5. The Court has recognized one place where picketing can be banned (if the ban is content-neutral): outside the targeted person’s home. In Frisby v. Schultz (1989), the Court held that focused picketing immediately outside a person’s home can be banned to protect the especially important interest in residential privacy. “Although in many locations, we expect individuals simply to avoid speech they do not want to hear,” the Court reasoned, “the home is different.” “The State’s interest in protecting the well-being, tranquility, and privacy of the home is certainly of the highest order in a free and civilized society.” “[T]he home [is] ‘the last citadel of the tired, the weary, and the sick,’ and …’[p]reserving the sanctity of the home, the one retreat to which men and women can repair to escape from the tribulations of their daily pursuits, is surely an important value.’”
This doesn’t literally cover picketing around funerals, but it’s a good bet that courts will find that the interest in protecting the privacy of the grieving at a funeral is at least as strong as the interest in protecting the privacy of people at their homes. The chief danger is the slippery slope: Once the supposedly narrow exception for residential picketing is broadened to cover funeral picketing, these two exceptions (one older and one new) could then be used as precedents in arguments for more exceptions (say, for churches or for medical facilities), which would eventually swallow the rule. But I suspect that courts would nonetheless be willing to recognize funerals as places where picketing is unusually intrusive, much more so than even at hospitals and abortion clinics.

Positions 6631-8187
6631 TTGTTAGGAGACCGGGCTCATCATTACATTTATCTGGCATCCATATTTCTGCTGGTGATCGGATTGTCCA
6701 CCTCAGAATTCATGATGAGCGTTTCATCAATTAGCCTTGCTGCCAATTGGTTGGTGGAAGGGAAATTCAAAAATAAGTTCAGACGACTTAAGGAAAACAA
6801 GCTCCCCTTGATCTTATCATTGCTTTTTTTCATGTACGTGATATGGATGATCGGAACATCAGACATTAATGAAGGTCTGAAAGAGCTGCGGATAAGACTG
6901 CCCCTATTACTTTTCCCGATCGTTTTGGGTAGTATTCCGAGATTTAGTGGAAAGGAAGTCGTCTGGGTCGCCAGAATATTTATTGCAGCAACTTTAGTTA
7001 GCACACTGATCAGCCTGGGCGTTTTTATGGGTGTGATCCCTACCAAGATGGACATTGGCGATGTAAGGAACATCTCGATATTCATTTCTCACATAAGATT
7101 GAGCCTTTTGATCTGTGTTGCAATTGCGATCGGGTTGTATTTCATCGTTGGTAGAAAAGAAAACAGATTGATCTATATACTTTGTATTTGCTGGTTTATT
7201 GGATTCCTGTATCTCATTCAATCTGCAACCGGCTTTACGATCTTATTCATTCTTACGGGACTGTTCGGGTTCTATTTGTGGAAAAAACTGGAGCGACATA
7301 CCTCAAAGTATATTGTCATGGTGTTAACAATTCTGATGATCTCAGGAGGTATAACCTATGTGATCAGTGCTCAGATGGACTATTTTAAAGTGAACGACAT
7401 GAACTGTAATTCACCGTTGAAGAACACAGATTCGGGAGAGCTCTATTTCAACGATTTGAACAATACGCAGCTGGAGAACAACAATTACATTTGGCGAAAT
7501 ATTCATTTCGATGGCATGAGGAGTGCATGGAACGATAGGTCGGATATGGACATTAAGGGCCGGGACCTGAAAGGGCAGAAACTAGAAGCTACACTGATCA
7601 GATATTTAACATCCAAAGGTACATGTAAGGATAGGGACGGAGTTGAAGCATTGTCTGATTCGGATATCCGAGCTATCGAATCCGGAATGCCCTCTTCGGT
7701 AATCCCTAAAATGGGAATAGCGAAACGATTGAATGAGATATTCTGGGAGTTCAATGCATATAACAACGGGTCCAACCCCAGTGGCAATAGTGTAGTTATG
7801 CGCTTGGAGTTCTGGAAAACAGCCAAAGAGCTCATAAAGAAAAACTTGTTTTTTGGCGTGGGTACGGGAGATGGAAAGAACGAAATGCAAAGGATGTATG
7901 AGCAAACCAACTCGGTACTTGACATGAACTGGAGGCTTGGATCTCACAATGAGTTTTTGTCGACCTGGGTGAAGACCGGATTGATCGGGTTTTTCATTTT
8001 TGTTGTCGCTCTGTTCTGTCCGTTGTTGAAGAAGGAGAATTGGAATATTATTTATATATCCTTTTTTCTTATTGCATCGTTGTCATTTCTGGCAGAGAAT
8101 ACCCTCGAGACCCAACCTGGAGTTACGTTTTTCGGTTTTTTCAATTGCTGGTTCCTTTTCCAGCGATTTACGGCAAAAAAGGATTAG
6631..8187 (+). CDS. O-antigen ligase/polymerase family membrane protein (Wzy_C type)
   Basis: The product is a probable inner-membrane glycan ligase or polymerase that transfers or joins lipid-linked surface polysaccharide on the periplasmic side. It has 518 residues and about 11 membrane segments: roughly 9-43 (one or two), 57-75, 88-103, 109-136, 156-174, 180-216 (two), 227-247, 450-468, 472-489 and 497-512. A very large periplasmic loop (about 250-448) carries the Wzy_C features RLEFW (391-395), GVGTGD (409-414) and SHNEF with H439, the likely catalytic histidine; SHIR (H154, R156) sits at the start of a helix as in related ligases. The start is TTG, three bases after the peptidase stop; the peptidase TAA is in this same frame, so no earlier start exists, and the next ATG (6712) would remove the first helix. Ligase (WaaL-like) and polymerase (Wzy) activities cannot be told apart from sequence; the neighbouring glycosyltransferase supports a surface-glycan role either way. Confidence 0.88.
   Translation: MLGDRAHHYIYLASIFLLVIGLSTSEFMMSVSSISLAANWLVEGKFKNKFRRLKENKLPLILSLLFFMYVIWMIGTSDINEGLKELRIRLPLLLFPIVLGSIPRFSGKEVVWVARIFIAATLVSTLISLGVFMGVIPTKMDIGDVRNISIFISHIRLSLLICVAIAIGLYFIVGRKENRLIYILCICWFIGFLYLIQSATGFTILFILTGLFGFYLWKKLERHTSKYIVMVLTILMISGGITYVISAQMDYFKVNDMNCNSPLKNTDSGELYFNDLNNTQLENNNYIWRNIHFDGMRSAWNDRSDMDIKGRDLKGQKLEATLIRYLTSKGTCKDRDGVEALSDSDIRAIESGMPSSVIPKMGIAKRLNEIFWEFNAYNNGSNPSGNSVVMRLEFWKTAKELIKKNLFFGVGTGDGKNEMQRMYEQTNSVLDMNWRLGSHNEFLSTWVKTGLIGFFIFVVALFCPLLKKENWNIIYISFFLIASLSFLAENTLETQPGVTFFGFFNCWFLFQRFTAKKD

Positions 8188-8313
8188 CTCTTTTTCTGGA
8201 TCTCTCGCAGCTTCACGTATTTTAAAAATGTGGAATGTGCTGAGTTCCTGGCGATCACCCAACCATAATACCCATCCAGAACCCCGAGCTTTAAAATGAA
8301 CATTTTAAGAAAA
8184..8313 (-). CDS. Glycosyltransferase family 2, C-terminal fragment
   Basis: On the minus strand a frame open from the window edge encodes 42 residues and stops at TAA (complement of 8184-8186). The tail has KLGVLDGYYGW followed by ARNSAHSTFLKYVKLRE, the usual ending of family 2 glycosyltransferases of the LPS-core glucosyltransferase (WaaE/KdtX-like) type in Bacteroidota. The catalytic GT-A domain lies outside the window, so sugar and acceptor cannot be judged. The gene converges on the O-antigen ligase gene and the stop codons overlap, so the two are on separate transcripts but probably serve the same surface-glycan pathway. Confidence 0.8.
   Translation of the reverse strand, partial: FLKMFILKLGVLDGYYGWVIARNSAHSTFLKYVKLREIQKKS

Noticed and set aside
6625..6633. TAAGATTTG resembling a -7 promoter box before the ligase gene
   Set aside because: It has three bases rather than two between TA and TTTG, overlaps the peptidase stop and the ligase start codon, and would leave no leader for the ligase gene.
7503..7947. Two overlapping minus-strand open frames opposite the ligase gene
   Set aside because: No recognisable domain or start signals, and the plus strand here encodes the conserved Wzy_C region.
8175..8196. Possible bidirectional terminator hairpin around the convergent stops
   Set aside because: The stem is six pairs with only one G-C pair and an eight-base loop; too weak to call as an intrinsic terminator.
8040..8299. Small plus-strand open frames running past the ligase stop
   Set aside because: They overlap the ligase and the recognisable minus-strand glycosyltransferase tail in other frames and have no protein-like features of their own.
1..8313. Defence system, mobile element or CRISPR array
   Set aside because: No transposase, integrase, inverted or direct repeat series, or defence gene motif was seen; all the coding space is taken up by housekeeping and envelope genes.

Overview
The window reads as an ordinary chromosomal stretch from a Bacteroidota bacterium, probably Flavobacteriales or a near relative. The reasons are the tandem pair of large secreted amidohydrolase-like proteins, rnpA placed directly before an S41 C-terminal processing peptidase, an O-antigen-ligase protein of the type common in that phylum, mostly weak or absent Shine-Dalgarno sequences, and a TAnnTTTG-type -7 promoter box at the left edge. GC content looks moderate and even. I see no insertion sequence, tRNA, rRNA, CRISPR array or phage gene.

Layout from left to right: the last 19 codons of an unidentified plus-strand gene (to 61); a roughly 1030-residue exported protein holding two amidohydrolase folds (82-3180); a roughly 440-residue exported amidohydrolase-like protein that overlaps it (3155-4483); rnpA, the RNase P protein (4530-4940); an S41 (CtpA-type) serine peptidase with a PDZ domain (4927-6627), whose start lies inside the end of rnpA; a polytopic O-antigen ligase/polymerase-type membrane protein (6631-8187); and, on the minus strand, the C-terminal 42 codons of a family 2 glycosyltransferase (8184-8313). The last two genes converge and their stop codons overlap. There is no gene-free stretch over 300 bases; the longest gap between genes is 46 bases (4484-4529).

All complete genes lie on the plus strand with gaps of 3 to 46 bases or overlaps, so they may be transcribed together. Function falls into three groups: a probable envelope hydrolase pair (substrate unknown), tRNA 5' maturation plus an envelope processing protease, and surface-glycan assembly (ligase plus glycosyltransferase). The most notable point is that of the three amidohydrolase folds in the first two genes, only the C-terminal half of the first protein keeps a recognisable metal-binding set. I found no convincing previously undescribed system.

6. Yet even the power to ban residential picketing isn’t limitless: In Madsen v. Women’s Health Center (1994), the Court specifically rejected an injunction that banned residential picketing within 300 feet of the homes of abortion-clinic employees. “[T]he 300-foot zone around the residences in this case,” the Court reasoned, “is much larger than the zone provided for in the ordinance which we approved in Frisby[, which] … was limited to ‘focused picketing taking place solely in front of a particular residence.’ By contrast, the 300-foot zone would ban ‘[g]eneral marching through residential neighborhoods, or even walking a route in front of an entire block of houses.’” Thus, a 1000-foot buffer zone around funeral homes or even a 300- or (probably) 200- or 100-foot zone would be unconstitutional. Marches through the neighborhood, including ones that briefly pass by the funerals, would remain constitutionally protected; likewise for picketing some distance away from the funeral home.
7. Finally, to be constitutional, even a limited content-neutral no-picketing zone must be defined with sufficient precision. A Kansas funeral-picketing law, for instance, was struck down in 1995 because it banned picketing “before” and “after” funerals without defining those terms. (It has since been reenacted with more precise terms.)
I’m not sure what legislatures should do about funeral picketing. I strongly sympathize with the desire to shield the grieving, especially given how cruel and contemptible many of the funeral picketers have been; I also think little would be lost to public debate if funeral picketing is banned. On the other hand, I do worry about the slippery-slope risks from any new exception to free-speech principles. In any case, though, I’ve tried to explain above what First Amendment law is now, whether or not that’s the way it should be.
–Eugene Volokh teaches First Amendment law at UCLA School of Law, and runs “The Volokh Conspiracy,” a weblog.